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Pilot Talk

Article: Lightning!

Perhaps the most active thunderstorm area of the world is Darwin, Australia.

Article: Excellence In Execution

I've dedicated my entire adult life to the art form of air-show flying.

Article: Getting A Few Winks

Secretary of Transportation Ray LaHood and FAA Administrator Randy Babbitt led the outcry of indignation when news broke that the lone controller on the overnight shift at Reagan National Airport (DCA) in Washington had fallen asleep

Article: Light-Sport Chronicles: The “Stork” Flies Again

Weird, cool, authentic, bizarre, eccentric, spectacular: so begins my Adjective Hit Parade to describe the Criquet Storch.

Article: Aerodromes And Longevity

Have you ever stood around the airport or at a fly-in, looked at some of your higher-mileage friends, and realized that even the gray dogs in the crowd act and look 15 years younger than you know them to be?

Also labeled: Features

Article: From The Editor: When Weather Gets In The Way

Each cross-country flight is an adventure, but when things don't go as planned, it doesn't have to become a misadventure.

Article: Low Level By Columbia

What had begun as a simple, 4,500 nm, late-winter ferry flight in a capable airplane had deteriorated to an ignominious retreat.

Article: Light-Sport Chronicles: Scoping The Numbers

Every year about this time, I like to catch up with Mike Adams, the ever-helpful Vice President of Underwriting at Avemco Insurance Company, to take a gander at LSA accident trends.

Article: Destination Unclear

The little Piper PA-22 lifts off in a fraction of the runway at Council (K29), 60 miles east-northeast of Nome in western Alaska.

Article: Jack

We were somewhere in the middle of the desert heading for my daughter's when my cell phone rang.

Also labeled: Columns, Features

Article: Inspiration To Africa

During World War II, I was a ferry pilot, flying military aircraft for the Air Transport Auxiliary (ATA).

Article: When Not To Go

There's a sign-in guestbook in the pilot's lounge at Avitat in Bangor, Maine, that contains the names and missions of most of the international ferry pilots who have come through here in the last 30 years.

Article: From The Editor: Cross-Country

No matter how much you love to fly, 14 hours of flight in one day is a long time. That's how long it took Cirrus pilot Matt Bergwall and me to return to California from Sun 'n Fun.

Article: Light-Sport Chronicles: The Great LSA Tour, V. 1.0

"If the mountain won’t come to Muhammad,” goes the ancient saying, “then Muhammad must go to the mountain.”

Article: I Do It Because...

"I fly because it releases my mind from the tyranny of petty things." —Antoine de Saint-Exupéry

Also labeled: Columns, Features

Article: Adding Air Bags And Harnesses In The Air

Prominent on its list of Most Wanted Safety Improvements for 2011 is an assessment by the NTSB that the FAA needs to speed up improvements to procedures and equipment in order to help eliminate runway incursions.

Article: Always A Student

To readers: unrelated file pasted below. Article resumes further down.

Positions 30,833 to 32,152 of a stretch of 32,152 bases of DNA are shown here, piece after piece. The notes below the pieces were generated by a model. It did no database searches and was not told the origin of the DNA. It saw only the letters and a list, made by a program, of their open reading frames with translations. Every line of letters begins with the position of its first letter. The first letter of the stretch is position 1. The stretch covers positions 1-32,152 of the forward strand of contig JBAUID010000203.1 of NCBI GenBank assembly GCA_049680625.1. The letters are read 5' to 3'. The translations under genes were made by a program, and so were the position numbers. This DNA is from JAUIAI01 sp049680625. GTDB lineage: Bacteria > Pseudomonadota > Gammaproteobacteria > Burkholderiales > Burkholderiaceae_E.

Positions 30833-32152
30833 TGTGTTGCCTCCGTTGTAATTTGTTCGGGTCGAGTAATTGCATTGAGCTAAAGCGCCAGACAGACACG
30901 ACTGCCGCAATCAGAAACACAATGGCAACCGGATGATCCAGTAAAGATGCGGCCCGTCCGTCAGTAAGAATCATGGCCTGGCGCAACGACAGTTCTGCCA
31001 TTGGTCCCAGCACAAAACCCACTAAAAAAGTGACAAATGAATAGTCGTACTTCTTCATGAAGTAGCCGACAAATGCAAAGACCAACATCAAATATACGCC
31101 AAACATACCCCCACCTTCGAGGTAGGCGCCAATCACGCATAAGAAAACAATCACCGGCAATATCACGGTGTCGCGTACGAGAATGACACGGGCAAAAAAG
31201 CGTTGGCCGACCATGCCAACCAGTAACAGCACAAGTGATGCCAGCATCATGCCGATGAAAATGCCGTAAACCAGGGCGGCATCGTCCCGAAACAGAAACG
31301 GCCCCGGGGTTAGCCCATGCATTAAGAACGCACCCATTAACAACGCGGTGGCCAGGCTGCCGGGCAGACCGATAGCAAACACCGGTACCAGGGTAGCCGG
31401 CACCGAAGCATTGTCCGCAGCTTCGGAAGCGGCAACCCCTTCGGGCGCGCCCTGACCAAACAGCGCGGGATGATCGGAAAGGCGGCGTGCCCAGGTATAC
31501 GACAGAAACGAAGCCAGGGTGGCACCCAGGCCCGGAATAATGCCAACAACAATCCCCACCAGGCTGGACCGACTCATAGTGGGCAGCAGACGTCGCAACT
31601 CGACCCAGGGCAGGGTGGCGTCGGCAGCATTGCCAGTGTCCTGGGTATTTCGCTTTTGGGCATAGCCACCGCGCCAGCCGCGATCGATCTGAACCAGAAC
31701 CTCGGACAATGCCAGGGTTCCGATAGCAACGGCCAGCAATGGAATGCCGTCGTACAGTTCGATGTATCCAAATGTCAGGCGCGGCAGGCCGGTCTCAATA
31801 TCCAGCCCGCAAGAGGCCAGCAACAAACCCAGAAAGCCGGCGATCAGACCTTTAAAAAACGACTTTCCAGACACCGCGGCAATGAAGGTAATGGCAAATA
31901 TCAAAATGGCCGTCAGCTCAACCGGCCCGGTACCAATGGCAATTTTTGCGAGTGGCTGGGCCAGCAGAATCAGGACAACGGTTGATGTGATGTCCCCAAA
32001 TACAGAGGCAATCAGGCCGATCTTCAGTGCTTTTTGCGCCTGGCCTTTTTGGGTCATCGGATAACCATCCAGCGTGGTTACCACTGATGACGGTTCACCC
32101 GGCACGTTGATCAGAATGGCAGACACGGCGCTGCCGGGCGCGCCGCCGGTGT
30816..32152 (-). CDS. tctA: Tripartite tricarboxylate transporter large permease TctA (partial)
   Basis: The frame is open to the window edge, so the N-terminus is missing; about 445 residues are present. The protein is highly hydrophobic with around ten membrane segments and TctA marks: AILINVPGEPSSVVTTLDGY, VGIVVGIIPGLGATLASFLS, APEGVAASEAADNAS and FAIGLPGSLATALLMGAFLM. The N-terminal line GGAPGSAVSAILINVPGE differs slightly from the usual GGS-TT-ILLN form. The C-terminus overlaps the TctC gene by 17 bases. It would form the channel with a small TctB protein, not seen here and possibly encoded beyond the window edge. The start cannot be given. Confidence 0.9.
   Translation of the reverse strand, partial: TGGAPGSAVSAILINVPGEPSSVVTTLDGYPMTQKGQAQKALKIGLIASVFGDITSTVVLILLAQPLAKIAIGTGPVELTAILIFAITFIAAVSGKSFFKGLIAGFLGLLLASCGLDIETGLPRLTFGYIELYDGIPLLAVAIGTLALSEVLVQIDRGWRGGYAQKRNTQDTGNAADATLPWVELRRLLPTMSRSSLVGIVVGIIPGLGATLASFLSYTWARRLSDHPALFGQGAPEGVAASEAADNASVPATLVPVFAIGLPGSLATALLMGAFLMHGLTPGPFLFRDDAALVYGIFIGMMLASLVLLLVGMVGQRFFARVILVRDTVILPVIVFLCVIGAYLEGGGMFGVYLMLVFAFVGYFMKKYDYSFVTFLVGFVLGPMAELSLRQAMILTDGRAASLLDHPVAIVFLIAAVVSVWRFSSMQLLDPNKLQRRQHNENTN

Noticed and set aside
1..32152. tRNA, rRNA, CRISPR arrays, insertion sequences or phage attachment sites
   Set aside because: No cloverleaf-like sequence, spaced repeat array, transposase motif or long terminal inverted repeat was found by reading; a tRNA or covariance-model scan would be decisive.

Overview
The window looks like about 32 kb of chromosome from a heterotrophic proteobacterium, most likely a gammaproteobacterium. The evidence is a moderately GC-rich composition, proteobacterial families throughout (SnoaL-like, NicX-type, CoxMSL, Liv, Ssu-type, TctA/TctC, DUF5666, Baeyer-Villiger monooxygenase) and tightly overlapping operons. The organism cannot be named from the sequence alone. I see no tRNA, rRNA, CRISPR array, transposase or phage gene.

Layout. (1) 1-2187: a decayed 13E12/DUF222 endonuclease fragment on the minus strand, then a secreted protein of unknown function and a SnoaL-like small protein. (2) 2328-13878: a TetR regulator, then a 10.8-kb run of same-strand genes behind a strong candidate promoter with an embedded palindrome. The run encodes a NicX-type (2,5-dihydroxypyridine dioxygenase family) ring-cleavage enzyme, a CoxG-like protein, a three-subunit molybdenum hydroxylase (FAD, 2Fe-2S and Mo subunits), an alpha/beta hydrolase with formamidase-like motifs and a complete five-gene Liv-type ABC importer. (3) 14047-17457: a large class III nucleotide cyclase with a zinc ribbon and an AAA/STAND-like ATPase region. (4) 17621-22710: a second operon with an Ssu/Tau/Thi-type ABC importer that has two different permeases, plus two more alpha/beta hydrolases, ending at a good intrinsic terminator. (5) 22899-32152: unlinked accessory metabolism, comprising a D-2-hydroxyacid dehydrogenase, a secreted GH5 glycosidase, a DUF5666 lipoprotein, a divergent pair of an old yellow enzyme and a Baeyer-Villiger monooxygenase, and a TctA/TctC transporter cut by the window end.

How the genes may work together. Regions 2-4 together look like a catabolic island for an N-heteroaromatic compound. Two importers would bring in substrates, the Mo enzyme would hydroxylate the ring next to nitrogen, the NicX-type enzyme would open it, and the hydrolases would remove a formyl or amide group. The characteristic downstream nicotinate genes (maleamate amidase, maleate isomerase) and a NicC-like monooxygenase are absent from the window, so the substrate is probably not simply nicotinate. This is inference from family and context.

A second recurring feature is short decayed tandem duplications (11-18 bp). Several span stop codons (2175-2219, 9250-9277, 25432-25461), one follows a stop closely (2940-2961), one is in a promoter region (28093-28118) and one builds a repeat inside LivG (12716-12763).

Would today be the day? I had been taking lessons for several weeks, and I knew that one day soon, my instructor Andy would get out of the airplane, and let me fly solo. I had even worn a special T-shirt for the last three lessons, with the hope that...

Article: From The Editor: Super Owner

Michelle Kole wasn’t sure what kind of airplane she wanted to own.

Article: There’s No Such Thing As Tailwinds

I know what some of you may be thinking. Bill Cox has finally gone off his rocker.

Article: From Spitfires To Mosquitoes

During World War II, I was a ferry pilot, flying military aircraft for the Air Transport Auxiliary (ATA).

Article: Pilot Outlook 2010-2029: A Shortage Looms

Like the pendulum on a giant grandfather clock, the availability of aviation jobs goes back and forth in giant, lazy swings.

Article: Cub Butt

The contradictions between the Cirrus and my normal ride couldn’t have been more extreme if I had been in the space shuttle.

Also labeled: Columns, Features

Article: Light-Sport Chronicles: Flight Of The Navigator

It’s the Babe Ruth of airplanes, the home-run standard against which we measure and judge all other airplanes whose company we’ll ever have the pleasure to keep.

Article: Close Calls On The Runways

Prominent on its list of Most Wanted Safety Improvements for 2011 is an assessment by the NTSB that the FAA needs to speed up improvements to procedures and equipment in order to help eliminate runway incursions.

Article: Canada By Cub

I’m the kind of guy who’s not scared to try new things. When I would fly my RC plane, I always thought how nice it would be to sit behind the controls and have freedom. ...

Article: Flight Recorder For The Little Guy

I like to think pilots read accident reports out of a sense of self-preservation rather than ghoulish curiosity.

Article: From Mountains To Deserts

With massive tundra tires, a welded tubular steel fuselage frame and seating for five, the tailwheel version of Expedition Aircraft’s bushplane lives up to its formidable name: Bigfoot.

Article: There And Back

I had long aspired to circumnavigate Australia, but time and opportunity had proved evasive until recently.

Article: Midair Over The Hudson

As a result of its investigation of the August 8, 2009, midair collision over the Hudson River, the NTSB says it’s time for the FAA to improve the information it offers to pilots about avoiding collisions.

Article: Light-Sport Chronicles: 50 Years To Solo

It’s the Babe Ruth of airplanes, the home-run standard against which we measure and judge all other airplanes whose company we’ll ever have the pleasure to keep. ...